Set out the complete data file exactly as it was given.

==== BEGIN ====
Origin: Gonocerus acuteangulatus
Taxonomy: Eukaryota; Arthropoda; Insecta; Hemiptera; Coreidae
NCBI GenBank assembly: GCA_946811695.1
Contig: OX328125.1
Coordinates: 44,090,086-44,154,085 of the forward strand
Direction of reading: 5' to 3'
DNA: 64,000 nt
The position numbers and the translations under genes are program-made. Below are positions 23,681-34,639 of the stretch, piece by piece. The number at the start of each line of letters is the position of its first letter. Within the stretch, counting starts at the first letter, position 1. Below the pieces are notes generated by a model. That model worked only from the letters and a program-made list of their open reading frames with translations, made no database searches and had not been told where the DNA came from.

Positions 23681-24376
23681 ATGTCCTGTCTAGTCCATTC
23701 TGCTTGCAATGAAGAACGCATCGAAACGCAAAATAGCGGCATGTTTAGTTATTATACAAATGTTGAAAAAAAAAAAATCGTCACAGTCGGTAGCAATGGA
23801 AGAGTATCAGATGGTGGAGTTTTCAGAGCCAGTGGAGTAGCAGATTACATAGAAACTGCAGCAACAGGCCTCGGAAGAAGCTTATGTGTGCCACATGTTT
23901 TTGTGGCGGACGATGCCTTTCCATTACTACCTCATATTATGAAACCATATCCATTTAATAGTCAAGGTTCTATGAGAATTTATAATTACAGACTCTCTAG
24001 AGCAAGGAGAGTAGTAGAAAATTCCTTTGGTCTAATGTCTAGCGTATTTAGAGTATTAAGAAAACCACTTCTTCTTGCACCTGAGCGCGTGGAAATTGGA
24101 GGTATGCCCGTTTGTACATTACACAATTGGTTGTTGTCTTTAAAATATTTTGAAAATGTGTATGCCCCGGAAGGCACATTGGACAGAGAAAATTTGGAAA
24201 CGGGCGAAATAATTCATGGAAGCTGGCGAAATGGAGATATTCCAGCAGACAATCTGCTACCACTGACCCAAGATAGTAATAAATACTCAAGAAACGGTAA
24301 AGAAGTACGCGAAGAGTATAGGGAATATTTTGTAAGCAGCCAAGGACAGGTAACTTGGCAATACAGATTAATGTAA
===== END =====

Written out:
Origin: Gonocerus acuteangulatus
Taxonomy: Eukaryota; Arthropoda; Insecta; Hemiptera; Coreidae
NCBI GenBank assembly: GCA_946811695.1
Contig: OX328125.1
Coordinates: 44,090,086-44,154,085 of the forward strand
Direction of reading: 5' to 3'
DNA: 64,000 nt
The position numbers and the translations under genes are program-made. Below are positions 23,681-34,639 of the stretch, piece by piece. The number at the start of each line of letters is the position of its first letter. Within the stretch, counting starts at the first letter, position 1. Below the pieces are notes generated by a model. That model worked only from the letters and a program-made list of their open reading frames with translations, made no database searches and had not been told where the DNA came from.

Positions 23681-24376
23681 ATGTCCTGTCTAGTCCATTC
23701 TGCTTGCAATGAAGAACGCATCGAAACGCAAAATAGCGGCATGTTTAGTTATTATACAAATGTTGAAAAAAAAAAAATCGTCACAGTCGGTAGCAATGGA
23801 AGAGTATCAGATGGTGGAGTTTTCAGAGCCAGTGGAGTAGCAGATTACATAGAAACTGCAGCAACAGGCCTCGGAAGAAGCTTATGTGTGCCACATGTTT
23901 TTGTGGCGGACGATGCCTTTCCATTACTACCTCATATTATGAAACCATATCCATTTAATAGTCAAGGTTCTATGAGAATTTATAATTACAGACTCTCTAG
24001 AGCAAGGAGAGTAGTAGAAAATTCCTTTGGTCTAATGTCTAGCGTATTTAGAGTATTAAGAAAACCACTTCTTCTTGCACCTGAGCGCGTGGAAATTGGA
24101 GGTATGCCCGTTTGTACATTACACAATTGGTTGTTGTCTTTAAAATATTTTGAAAATGTGTATGCCCCGGAAGGCACATTGGACAGAGAAAATTTGGAAA
24201 CGGGCGAAATAATTCATGGAAGCTGGCGAAATGGAGATATTCCAGCAGACAATCTGCTACCACTGACCCAAGATAGTAATAAATACTCAAGAAACGGTAA
24301 AGAAGTACGCGAAGAGTATAGGGAATATTTTGTAAGCAGCCAAGGACAGGTAACTTGGCAATACAGATTAATGTAA